My recently deceased mother spent the last years of her life petitioning heaven for the healing of ancestral wounds. She seemed to think that it was enough to ask for the general healing without naming the wounds or those who suffered from these afflictions. Perhaps she didn't know the specifics, or she was too ashamed of her part in them to be able to name them. So many times we hide from our own sins in shame, which forever precludes the healing of their wounds. The sins of the ancestors are only passed down to subsequent generations because we refuse to recognize and repent of our wrong actions.
When we live in a society of fear, ridicule, and reprisal, where do we find words of guidance for our children and their children as they embark upon the waters of adult life and love in this fragmented world. Who will sit with them and listen to their anguish without attempting to interject their own weaknesses and those of their ancestors as justification for further wrongdoing? Tradition seems to trump careful consideration of what is right for individual relationship issues. Do young families have to resort to divorce court in order to be heard?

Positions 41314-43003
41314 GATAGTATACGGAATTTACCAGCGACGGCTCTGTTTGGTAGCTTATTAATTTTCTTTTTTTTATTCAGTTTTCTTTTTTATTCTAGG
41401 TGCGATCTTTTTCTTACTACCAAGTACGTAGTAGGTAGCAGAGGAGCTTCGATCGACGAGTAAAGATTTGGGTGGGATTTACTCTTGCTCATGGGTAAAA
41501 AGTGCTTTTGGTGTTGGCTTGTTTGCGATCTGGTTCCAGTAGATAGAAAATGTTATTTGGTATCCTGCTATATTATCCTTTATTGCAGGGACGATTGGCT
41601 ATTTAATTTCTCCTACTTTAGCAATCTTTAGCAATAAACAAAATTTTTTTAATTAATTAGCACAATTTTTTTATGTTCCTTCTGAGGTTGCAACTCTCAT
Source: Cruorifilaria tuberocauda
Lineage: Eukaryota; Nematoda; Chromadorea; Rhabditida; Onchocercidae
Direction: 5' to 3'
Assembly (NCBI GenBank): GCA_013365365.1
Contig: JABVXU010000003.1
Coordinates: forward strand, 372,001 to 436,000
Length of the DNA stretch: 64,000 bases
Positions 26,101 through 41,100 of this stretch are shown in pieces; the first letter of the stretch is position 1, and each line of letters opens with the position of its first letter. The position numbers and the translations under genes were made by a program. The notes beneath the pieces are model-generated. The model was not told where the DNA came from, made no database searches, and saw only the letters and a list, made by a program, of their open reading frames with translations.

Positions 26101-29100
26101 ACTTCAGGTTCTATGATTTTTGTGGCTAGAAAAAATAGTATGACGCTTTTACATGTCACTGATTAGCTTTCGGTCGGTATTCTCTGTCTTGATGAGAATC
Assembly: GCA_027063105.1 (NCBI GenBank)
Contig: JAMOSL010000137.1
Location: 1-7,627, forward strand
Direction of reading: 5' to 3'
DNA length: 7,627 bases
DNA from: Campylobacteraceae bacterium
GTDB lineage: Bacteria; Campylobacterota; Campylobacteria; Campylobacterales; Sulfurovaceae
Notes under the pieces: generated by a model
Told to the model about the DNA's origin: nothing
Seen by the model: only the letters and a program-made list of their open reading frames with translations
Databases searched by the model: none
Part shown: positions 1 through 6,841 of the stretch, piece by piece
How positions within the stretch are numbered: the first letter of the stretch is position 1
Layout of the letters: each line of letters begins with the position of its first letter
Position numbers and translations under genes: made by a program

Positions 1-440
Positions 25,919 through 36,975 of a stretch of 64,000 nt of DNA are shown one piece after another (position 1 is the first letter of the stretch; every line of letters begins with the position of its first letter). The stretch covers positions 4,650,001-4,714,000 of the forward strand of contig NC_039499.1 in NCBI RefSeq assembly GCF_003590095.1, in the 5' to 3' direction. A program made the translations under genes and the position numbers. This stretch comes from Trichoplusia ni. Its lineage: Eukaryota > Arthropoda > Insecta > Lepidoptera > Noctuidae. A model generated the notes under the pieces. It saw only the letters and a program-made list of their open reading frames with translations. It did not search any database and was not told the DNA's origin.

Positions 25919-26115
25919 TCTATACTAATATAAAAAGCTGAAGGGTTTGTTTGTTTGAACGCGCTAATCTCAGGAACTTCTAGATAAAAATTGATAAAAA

When two become one, we, as a society, should take their union seriously. We witness their vows, then do nothing to strengthen the union. Even in involved families, the norm seems to be holding onto our own children and insisting on the superiority of our family's ways, rather than releasing them to form their own families. When they ask for guidance, we seldom seek the wisdom of the elders of our communities in guiding our answers. We tend to be too busy protecting our own turfs, traditions, and reputations.
All growth is created in stress. Stress causes a seed to break open and become a tree. A marriage cannot produce offspring without breaking open. When children are born to a union, the young family is in crisis. With the work, wisdom, and wit of the elders, the new tree will flourish. But in the absence of the solid ground for growing and much nurturing, the new tree will either wither and die or splinter into several weakened branches.
It takes courage to carry the burdens of the young on our weary and stooped shoulders, but we must be brave if we are to help to create peace in the new lives of our progeny.